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China sees Canada as a “vassal state” of the US it can bully around: former ambassador

“We’re seeing the real China in all of this,” said Mulroney.

China sees Canada as a “minor country” it can bully to get its way, suggested former Canadian ambassador to China David Mulroney. 

Mulroney told Global News on Sunday that China is outraged that a country it views as a “vassal state of the United States” would dare to proceed with extradition hearings against Huawei CFO Meng Wanzhou. 

“We’re seeing the real China in all of this,” said Mulroney. 

“China sees Canada as a vassal state of the United States, as a minor country it can push around and part of their great anger at the Meng Wanzhou process and the fact that she’s facing extradition hearings is China’s outraged that a country as small as Canada would dare to do this.” 

According to recent reports, Canada’s current ambassador to China, Dominic Barton, has accused the communist regime of alienating its international partners through increasingly threatening and aggressive rhetoric.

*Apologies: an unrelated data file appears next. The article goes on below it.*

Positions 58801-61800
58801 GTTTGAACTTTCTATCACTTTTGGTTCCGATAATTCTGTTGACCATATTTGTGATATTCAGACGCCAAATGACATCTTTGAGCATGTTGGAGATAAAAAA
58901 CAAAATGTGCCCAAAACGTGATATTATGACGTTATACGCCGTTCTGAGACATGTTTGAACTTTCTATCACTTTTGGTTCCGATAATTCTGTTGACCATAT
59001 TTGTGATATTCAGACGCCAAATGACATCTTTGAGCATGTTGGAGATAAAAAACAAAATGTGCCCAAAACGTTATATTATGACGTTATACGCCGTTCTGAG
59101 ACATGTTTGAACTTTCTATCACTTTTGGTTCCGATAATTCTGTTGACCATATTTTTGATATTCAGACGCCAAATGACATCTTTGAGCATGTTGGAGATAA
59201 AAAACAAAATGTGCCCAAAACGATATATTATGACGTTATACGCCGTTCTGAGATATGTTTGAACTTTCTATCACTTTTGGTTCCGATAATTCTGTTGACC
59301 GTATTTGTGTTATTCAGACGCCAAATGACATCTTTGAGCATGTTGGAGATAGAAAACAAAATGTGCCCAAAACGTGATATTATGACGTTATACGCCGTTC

During a closed-door meeting recounted to reporters, Barton was alleged to have called for a “rigorous review” of the WHO’s handling of the coronavirus and said that China is risking undermining its international influence.

“Canada’s voice will be heard loudly,” Barton reportedly said during the meeting.

Canada’s Huawei saga is set to break a major impasse this week as BC Supreme Court Associate Chief Justice Heather Holmes announced she will deliver her ruling on Meng’s defence Wednesday. 

US authorities are seeking to have Meng extradited to the US over a number of bank and wire fraud charges related to Huawei’s alleged dealings with Iran, contravening American sanctions.

Lawyers representing the controversial Huawei executive claim her case does not stand, on the grounds of double criminality, meaning that the charges brought against her by the US do not apply in Canada. 

In retaliation for Meng’s arrest in 2018, China unlawfully detained Michael Kovrig and Michael Spavor. The pair have been held in Chinese prisons for nearly two years and are currently being denied consular visits under the pretense of the coronavirus pandemic. 

Meng, who is under house arrest at one of her million-dollar Vancouver homes, recently gathered family and friends for a celebratory photoshoot outside the BC Supreme Court. 

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